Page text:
A generation goes and a generation comes, 

but the earth remains forever. 

The sun rises and the sun sets; 

panting, it returns to its place 

where it rises. 

Gusting to the south, 

turning to the north, 

turning, turning, goes the wind, 

and the wind returns in its cycles. 

All the streams flow to the sea, 

yet the sea is never full. 

The streams are flowing to the place, 

and they flow there again. 

All things are wearisome; 

man is unable to speak. 

The eye is not satisfied by seeing 

or the ear filled with hearing. 

What has been is what will be, 

and what has been done is what will be done; 

there is nothing new under the sun. 

10 Can one say about anything, 

“Look, this is new”? 

It has already existed in the ages before us. 

11 There is no remembrance of those who came before; 

and of those who will come after 

there will also be no remembrance 

by those who follow them. (HCSB)

As we begin our study of Ecclesiastes, the biggest question that is debated is, “who wrote it?” There are two main opinions.

  • Solomon.
    • The traditional viewpoint, based on verse one, is that Solomon wrote it.
    • D. Fredericks found forty-six points in which Ecclesiastes agrees exclusively or primarily with biblical Hebrew over later Mishnaic Hebrew.
    • Fredericks also found six grammatical features of Ecclesiastes that appear dependent on early biblical Hebrew and none dependent on late biblical Hebrew.
    • The Hebrew of Ecclesiastes reflects authentic Canaanite vocabulary, rendering the position of an Aramaic base text unlikely.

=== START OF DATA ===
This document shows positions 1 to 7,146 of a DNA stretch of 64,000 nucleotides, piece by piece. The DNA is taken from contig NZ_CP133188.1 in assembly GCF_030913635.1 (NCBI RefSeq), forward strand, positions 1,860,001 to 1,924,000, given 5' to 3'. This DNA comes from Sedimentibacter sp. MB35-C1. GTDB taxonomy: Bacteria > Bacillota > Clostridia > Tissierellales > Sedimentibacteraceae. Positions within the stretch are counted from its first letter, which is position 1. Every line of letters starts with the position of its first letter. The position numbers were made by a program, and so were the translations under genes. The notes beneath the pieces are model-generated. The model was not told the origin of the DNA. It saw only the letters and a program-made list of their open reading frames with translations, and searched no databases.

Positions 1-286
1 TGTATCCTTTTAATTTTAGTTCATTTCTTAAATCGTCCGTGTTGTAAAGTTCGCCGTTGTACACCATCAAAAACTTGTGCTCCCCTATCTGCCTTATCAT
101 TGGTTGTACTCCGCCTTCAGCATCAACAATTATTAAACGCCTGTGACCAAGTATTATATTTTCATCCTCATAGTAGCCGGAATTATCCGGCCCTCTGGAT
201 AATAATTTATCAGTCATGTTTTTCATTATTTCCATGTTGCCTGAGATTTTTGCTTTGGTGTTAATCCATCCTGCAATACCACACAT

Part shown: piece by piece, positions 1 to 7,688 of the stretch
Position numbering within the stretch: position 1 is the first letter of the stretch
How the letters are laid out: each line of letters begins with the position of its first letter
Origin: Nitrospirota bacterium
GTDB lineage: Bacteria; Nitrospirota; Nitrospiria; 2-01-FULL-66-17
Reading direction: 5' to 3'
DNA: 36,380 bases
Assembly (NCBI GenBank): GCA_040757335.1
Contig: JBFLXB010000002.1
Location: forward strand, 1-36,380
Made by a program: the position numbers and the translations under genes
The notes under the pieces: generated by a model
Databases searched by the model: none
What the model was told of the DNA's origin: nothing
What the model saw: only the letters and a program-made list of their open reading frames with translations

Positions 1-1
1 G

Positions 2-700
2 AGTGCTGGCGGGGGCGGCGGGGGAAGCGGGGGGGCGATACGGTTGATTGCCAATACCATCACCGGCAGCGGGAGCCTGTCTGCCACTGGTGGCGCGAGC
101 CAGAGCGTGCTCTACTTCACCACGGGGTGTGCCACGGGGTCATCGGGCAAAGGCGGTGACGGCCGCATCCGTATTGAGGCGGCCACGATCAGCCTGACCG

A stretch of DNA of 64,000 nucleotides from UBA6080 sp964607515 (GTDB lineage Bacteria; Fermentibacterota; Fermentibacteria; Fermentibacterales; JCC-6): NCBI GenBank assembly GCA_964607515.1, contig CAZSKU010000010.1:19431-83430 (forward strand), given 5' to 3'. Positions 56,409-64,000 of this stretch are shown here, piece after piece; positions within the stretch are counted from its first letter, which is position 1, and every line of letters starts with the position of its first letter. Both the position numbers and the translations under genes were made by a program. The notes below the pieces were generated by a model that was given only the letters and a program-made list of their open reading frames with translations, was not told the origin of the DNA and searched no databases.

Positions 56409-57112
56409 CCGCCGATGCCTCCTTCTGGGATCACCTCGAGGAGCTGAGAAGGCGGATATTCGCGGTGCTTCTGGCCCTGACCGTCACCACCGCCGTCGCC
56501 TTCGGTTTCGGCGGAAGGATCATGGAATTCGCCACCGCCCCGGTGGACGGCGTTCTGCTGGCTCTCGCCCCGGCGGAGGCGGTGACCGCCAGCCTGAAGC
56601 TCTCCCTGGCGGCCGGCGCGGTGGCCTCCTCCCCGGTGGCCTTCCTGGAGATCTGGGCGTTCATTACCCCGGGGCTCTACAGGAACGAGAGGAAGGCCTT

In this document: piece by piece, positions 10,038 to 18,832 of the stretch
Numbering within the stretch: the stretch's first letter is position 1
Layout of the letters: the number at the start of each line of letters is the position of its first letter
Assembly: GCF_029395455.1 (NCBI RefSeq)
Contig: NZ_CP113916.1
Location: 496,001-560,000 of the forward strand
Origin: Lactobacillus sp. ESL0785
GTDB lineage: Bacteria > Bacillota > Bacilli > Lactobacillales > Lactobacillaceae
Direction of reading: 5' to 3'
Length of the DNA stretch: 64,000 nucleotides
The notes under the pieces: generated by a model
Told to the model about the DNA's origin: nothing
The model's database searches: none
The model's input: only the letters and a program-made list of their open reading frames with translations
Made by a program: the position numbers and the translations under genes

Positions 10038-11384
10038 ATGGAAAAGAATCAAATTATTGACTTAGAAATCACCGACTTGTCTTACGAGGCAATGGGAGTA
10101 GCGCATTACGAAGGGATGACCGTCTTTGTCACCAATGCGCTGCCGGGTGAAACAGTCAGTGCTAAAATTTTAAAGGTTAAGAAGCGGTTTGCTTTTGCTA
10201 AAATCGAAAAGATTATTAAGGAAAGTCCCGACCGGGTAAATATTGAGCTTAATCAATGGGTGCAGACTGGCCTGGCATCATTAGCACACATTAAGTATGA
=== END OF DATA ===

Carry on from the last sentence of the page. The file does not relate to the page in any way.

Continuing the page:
• There is a parallel between the Epic of Gilgamesh, written around 2,000 BC, and Ecclesiastes 9:7-9.
    • This belief prevailed until the rise of historical criticism in the 18th and 19th centuries.
  • Non-Solomonic authorship.
    • Linguistic evidence.
      • This is the most important issue when considering non-Solomonic authorship.
      • The language of Ecclesiastes is unusual.
      • It appears to have been written in either very late Hebrew or possibly Aramaic prose.
      • The Hebrew of Ecclesiastes doesn’t fit anywhere in the known history of the language; it doesn’t resemble the Hebrew of Malachi, Esther, or the Chronicler.
      • There are also two Persian words contained in the letter. This hints at the possibility it was written in or after the rise of the Persian empire.
      • By the beginning of the 20th century, the theologian G. A. Barton stated the idea of Solomon being the author of Ecclesiastes was “unthinkable.”
  • The modern opinion is that Ecclesiastes is from Solomon, but was most likely written in the post-exilic period. This would explain the “mixing” of styles from different historical periods.

Now, let’s begin our study of this first section of Ecclesiastes.

Many translations use the term “vanity,” but the HCSB uses “futility.” When read in the context of the beginning of the letter, futility makes more sense and is better understood in modern society. The teacher uses the word quite often throughout the letter, underscoring its importance to understanding what he is writing. Now, let’s dig deeper into this passage.